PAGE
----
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Published 23 October 2023
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What Happens if my Landlord Sells up?

More and more landlords are throwing in the towel and selling up. But what does it mean for the tenants caught in the middle as the rental market becomes more difficult – and unaffordable – to navigate?

Higher mortgage rates and stricter rules on buy-to-let homes are cutting into landlords’ profits, prompting more of them to throw in the towel and sell up.

Since 2016, around 400,000 rental homes have been sold in the UK, according to analysis of UK Finance data by CBRE, a global commercial real estate and investment firm. Of that figure, 126,500 rentals, or 32%, have been sold since the start of 2022 when the Bank of England began hiking the base rate of interest, the firm reports.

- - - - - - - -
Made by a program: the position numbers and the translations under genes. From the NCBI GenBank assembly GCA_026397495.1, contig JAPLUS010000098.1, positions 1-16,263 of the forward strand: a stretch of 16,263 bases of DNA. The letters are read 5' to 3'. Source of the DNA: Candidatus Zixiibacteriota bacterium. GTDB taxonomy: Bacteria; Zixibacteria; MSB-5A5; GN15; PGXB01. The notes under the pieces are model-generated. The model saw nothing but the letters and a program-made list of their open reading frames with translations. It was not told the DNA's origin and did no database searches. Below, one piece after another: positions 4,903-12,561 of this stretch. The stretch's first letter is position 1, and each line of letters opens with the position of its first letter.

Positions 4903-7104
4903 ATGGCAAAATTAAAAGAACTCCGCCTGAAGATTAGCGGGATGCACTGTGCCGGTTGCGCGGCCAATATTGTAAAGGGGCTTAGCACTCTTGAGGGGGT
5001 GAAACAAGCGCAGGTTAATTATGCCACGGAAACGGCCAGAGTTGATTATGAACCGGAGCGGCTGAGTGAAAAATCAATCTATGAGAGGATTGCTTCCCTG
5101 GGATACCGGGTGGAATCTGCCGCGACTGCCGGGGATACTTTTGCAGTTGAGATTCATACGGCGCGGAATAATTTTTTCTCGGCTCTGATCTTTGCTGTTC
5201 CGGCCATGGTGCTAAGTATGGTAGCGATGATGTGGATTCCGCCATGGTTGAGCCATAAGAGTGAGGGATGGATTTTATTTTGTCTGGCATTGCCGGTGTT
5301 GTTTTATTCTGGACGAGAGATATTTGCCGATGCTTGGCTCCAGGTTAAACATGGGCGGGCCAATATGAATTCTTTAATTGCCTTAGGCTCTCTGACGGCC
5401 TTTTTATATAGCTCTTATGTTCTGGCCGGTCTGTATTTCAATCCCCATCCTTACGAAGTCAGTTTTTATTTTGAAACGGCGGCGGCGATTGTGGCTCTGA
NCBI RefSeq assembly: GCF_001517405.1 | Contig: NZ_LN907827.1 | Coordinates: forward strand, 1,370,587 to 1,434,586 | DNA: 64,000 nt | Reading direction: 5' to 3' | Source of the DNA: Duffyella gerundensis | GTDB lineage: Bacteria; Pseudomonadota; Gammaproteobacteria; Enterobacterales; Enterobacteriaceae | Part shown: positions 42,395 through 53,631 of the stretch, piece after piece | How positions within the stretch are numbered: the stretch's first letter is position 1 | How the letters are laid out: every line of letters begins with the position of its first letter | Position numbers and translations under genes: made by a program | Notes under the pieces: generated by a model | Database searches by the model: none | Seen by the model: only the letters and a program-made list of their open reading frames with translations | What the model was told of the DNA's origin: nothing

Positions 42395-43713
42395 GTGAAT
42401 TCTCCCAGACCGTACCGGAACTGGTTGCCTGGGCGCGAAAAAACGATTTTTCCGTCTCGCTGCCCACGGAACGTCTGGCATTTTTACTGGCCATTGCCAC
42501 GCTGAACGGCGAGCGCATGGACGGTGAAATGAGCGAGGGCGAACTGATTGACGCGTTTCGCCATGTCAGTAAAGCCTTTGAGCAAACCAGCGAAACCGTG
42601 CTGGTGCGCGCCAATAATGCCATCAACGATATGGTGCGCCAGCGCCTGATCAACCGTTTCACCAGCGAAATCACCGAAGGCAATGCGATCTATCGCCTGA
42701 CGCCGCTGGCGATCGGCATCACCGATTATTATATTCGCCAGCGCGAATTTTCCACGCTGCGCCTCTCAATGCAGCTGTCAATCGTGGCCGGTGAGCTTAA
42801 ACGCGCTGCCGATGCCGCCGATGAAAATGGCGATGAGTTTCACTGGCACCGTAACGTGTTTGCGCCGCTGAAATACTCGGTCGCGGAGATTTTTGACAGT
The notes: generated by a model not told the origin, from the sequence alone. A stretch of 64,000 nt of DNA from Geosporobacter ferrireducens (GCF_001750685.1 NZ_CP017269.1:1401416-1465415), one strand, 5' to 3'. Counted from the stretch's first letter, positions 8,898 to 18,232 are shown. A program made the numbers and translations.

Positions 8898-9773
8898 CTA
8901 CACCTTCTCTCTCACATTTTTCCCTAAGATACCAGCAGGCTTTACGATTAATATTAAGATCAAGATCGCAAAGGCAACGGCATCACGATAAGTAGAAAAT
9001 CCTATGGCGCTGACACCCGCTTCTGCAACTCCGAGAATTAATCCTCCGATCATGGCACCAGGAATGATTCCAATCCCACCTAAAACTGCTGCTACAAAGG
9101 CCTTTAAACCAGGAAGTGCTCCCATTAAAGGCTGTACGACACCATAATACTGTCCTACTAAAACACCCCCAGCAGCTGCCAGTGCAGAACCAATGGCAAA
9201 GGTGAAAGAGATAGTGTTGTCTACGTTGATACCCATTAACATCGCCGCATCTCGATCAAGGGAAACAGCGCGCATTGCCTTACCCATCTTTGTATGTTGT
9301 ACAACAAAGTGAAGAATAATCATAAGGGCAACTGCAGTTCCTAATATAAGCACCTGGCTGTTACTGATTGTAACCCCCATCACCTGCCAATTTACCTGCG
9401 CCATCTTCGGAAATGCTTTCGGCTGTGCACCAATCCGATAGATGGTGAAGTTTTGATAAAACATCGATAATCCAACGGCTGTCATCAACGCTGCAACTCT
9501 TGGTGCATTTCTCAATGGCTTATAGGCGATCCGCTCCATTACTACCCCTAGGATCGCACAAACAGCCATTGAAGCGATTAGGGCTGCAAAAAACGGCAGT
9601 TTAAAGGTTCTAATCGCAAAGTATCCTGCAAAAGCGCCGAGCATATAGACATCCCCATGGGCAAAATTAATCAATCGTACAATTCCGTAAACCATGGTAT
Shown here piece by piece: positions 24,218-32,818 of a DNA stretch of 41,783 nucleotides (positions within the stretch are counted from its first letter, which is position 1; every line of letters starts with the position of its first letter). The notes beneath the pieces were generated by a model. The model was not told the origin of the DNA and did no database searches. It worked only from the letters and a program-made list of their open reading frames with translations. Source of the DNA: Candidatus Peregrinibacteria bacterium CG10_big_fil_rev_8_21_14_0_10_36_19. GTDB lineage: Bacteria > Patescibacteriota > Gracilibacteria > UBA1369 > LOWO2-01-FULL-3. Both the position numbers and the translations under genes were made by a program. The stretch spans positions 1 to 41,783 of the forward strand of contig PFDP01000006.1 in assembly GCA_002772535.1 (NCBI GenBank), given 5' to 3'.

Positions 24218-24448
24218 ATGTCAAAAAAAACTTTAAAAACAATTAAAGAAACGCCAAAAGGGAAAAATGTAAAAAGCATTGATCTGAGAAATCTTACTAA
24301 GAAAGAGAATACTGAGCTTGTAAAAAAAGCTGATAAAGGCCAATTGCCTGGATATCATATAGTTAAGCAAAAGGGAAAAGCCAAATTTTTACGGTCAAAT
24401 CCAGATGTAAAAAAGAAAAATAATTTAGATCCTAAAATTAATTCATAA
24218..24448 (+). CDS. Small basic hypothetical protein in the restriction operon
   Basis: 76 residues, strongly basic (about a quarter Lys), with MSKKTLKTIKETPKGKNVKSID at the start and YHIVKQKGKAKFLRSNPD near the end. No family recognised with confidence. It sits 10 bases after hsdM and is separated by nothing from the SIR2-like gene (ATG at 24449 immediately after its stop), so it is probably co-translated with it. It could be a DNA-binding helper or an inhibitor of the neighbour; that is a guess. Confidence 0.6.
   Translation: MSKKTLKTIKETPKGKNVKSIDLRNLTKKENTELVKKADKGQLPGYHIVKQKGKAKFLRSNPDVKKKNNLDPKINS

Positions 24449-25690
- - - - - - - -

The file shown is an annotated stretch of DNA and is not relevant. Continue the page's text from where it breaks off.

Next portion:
If landlords continue to sell off at this rate, the UK will have lost around 10% of its private rental homes by the end of 2023, CBRE estimates.

For tenants caught in the middle of this exodus, a tight rental market is becoming even more difficult – and unaffordable – to navigate.

Why landlords are selling up

Rental property investors get into the market to turn a profit and grow a rental income stream.

But changing government rules, such as extra stamp duty for second homes and the end of mortgage interest relief in recent years, have driven up landlords’ payable taxes on buy-to-let homes and the rental income from those properties.

The Bank of England has hiked the base rate, which drives mortgage rates, from 0.1% in December 2021 to 5.25% in August 2023 to help curb inflation. Higher rates mean higher monthly buy-to-let mortgage payments which can make buy-to-let investments less feasible.

Landlords are also facing higher expenses to make their homes more energy efficient to comply with recent legislation changes. Since 1 April 2020, landlords cannot legally let properties with an Energy Performance Certificate (EPC) rating below E without a valid exemption. 

It is all taking a big bite out of landlords’ net profits, which for those with a buy-to-let mortgage slumped to 3.9% in the second quarter of 2023, down from 25.7% in 2018, according to research by property firm Savills.